How could something so small be such an incredibly strong insect? There is a particular brand which is far from what we would consider to call a mite. In all cases, they’re basically microscopic. But when you call something a mite, you think of a someone who is less-than mighty. The kind of mite we’re talking about is the tropical the oribatid mite — AKA, Archegozetes longisetosus. Other names this superthing is called is Aoki, Acari and Oribatida mite.
Wrap your brain around this: The above mentioned mite can lift something up to 1,182 times its own weight. That’s equal to a 160 pound person being able to bench press a barbell that weighs over 94 tons. In other words, can you pick up a Boeing 757?
Your Basic Mite
Remember, this is an insect you can’t see without a microscope. A rather powerful one at that. So how can you even know you have mites? Your first encounter is going to come in the form a bite. Generally they arrive from birds. But they’re not adverse from hitching a ride on your cat, dog or other insect.
There are a couple of things you need to do if you suspect an invasion. The bottom line is you can DIY, but it’s best to ring us up at Vulcan Termite and Pest Control. Why? Eliminating this pin-prick sized beast is a true pain in the patokis.
- Try to id the troublemaker.
Identifying something smaller than a grain of sand is going to take more than a naked eye. Try getting some clear packing tape and lay it down where you think you’ve got a colony. Sticky-side up. What if they’ve that set-up a mite apartment complex on a table? Use a soft brush and sweep across the surface to the adhesive on the clear tape. Another way is that if you feel a nip on your skin, use tape again. Once you capture a critter-or-two, make a call to your local cooperative extension office. They’ve got people on site that are experts to give you the low-down. You may think you have a mighty mite when you actually may be infiltrated by noseeums, bedbugs or biting gnats. Armed with information, you’ll now know the best way to attack the problem. Mites don’t die with the same toxins as most other monsters.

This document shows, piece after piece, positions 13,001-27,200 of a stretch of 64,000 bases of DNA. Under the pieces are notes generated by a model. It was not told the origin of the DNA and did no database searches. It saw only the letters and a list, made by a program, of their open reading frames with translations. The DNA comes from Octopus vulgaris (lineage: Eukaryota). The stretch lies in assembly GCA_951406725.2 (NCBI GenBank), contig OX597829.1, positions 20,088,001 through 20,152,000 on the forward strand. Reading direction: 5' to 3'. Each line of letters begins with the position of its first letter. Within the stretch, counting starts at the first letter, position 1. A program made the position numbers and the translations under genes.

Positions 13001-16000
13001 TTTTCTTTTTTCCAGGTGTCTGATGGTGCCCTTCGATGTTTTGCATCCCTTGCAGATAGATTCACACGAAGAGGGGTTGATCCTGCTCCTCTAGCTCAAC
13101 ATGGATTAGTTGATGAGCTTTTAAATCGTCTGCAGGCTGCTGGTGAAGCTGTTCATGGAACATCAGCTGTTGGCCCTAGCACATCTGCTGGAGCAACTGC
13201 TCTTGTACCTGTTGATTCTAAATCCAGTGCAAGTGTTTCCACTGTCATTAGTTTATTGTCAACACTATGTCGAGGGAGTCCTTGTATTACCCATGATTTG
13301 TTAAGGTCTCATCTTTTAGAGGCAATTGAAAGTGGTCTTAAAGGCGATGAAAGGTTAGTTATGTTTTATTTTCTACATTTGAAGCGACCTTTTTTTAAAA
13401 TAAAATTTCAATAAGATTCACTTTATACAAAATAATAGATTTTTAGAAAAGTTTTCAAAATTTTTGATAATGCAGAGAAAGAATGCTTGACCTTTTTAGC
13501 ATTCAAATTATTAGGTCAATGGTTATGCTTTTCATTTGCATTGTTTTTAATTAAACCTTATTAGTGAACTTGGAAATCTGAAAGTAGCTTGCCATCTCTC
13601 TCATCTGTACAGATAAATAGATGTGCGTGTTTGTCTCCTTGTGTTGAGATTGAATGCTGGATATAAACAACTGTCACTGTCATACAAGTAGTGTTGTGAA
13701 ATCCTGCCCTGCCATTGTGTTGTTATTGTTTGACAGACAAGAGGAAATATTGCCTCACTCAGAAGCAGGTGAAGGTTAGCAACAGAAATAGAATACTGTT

- DIY is not a drop in the bucket.
Buy a Deerstalker Hat like Sherlock Holmes. You’re about to engage in a little known Sir Arthur Conan Doyle tale called “The Case of Doing a Lot of Work.” You’ll need identify all of the nests of the birds, any pet birds you have around the house, birds that have gone to meet their maker, the attic, around air conditioners. See, you’ve got a ton of tasks in finding ground zero. Then pull-out the vacuum cleaner and start sucking-up everything in sight. Every day. Curtains, rugs, furniture, mattresses, curtains and drapes. Then remove the bag immediately, seal it tight and stick the disgusting container in the freezer. Likewise, wash everything in sight. Now it’s onto the insecticide. Are you starting to see the ending of the Sherlock Holmes story? Here’s a hint. It comes in the title.
- Call in the experts.
Feel free to identify the bugs. But if you don’t want to chase after Moriarty, call Vulcan. We do this kind of stuff for a living. Consider, though that after the pros do your bidding, you’re going to have to change your ways a touch. Don’t want to do this again.
This Just In
After you’ve done everything you can and you still are getting snapped at by small wonders, maybe it’s time to visit the doctor or a dermatologist. You may have an unrelated problem, like chiggers, follicle or scabie mites. And if you ever see a turkey drumstick moving across the floor by some invisible force, remember, some of these species are like the villains in your favorite superhero comic book. They live on the dark side.
Original Source: https://www.vulcantermite.com/healthy-living/bird-mites-how-did-they-get-in-the-house/